One is that EFAs can be more flexible than loans, offering 100% financing and potentially customized terms and payment schedules. Another is that EFAs usually don’t have a stated interest rate or a breakdown between principal and interest payments each month. Instead, there’s a simple monthly payment noted in the contract.
How Is an EFA Different from a Lease?
The primary difference between an EFA and a lease is that leases are like renting equipment while an EFA gives you ownership over the equipment you’re buying.
That gives the company buying the equipment the chance to take tax write offs for the purchase and reduces the liability for the company selling the equipment.
EFA, Loan, or Lease: Which Is Right for Me?
To choose between an EFA, loan, or lease, ask yourself these questions.
What Type of Equipment Am I Financing?
The equipment you need plays a role in choosing between an EFA, loan, or lease.
In general, if you know you’ll want to keep the equipment for the long run, a loan or EFA is likely a better choice. You’ll own the equipment eventually and can stop making payments. Consider the loan or EFA payments an investment in the long-term success of your company.
For equipment you’ll want to upgrade frequently, a lease might be better.
How Quickly Do I Need the Equipment?
One of the major benefits of EFAs is that they offer much faster approvals than loans. If you need to get the equipment up and running fast, an EFA or lease will be best.
Do I Need 100% Financing?
Traditional loans usually require some form of down payment to buy a piece of equipment. With EFAs and leases, you don’t have to offer a down payment, so choose an EFA or lease based on whether you want to eventually own the equipment.
What Is the Lifecycle of the Required Equipment?
Loans and leases are usually best for equipment that lasts a long time. You’ll get to use it after you finish paying it off and sell it to recoup some costs down the road. Leases are good for things with a shorter lifecycle.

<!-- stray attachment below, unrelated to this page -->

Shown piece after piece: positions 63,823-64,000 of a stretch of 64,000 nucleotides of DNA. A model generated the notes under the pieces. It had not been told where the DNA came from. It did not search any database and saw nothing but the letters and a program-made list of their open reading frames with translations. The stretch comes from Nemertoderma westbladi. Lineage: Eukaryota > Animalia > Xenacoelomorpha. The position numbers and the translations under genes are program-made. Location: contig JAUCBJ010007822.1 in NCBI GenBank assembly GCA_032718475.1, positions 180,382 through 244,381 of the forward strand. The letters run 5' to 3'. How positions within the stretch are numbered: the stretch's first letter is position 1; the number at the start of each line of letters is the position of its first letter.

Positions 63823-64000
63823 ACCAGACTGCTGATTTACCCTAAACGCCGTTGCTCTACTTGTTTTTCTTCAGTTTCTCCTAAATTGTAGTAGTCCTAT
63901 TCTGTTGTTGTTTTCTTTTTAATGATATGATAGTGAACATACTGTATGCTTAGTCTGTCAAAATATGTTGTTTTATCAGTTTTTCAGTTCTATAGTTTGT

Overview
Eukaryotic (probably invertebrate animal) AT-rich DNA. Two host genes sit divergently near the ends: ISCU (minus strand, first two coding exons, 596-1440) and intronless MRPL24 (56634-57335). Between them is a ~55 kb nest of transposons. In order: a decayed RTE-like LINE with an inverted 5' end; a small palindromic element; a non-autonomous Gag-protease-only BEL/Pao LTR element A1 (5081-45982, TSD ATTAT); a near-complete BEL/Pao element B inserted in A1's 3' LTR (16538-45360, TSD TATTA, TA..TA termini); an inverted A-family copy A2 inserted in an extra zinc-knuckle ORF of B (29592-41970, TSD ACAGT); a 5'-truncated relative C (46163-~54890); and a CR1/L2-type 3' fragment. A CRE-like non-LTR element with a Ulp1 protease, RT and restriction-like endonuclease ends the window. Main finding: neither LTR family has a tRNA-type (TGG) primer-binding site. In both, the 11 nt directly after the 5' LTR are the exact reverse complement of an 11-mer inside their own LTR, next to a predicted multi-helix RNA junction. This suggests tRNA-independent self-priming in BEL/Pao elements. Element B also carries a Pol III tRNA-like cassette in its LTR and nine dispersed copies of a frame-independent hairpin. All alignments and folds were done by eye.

Are There Any Special Considerations?
There are lots of other things to consider when choosing an EFA, lease, or loan. For example, EFAs might offer flexible payment schedules for seasonal businesses.
Read the fine print of any agreement to make sure it works for you.
Choosing The Best Option
To choose the best option, consider these factors.
EFAs and loans let you eventually own the equipment, but usually have higher monthly payments
Leases are cheaper on a monthly basis, but you’ll never pay them off
EFAs can be more flexible than loans and offer faster approval
If you have strong credit, you might be able to get a lower interest rate on a loan
How Do I Get an Equipment Finance Agreement?
Getting an EFA is very similar to getting a loan or a lease.
1. Determine what equipment you need. Once you know the equipment you need, figure out who sells it to companies in your industry, and compare the options.
2. Contact the financing companies. Request a quote from multiple companies offering EFAs. These companies are usually lenders or equipment suppliers for your industry.
3. Review the quotes. Look at the details, such as the required payments and terms to find the best offer.
4. Submit an application. Fill out the application to officially request an EFA.
5. Accept the EFA and start making payments. If you’re approved, you’ll receive the equipment and start having to make monthly payments.
SBA Loans: The Next Best Alternative to Equipment Loans
One popular alternative to EFAs is the SBA loan. The US Small Business Administration helps secure these loans, reducing lenders’ risk and helping grow small businesses within the country.
SBA loans offer large loan amounts at relatively low interest rates and with easier qualification requirements than typical loans. You can use these loans to buy expensive equipment even if your business is relatively new. You’ll just need fair credit and some positive financial history.
The drawback is that these loans can take a long time to process, so you won’t be able to use them if you want to buy equipment fast.
Business Mentoring Organizations That Could Help
Starting a new business can be very difficult. A mentor can be a huge help when it comes to making major decisions such as financing new equipment. Look to these organizations for help.
SCORE. SCORE is a nonprofit organization with more than 300 groups across the country. It offers mentoring to small business owners
Local networking events. Many areas have local networking events where business owners can meet each other. These can be a great way to find a mentor.
Women’s Business Centers. These organizations connect women business owners and are a good place to find others who can help you through difficult decisions.
Small Business Development Centers. The government offers a database where you can find these centers. Most have some form of mentoring program.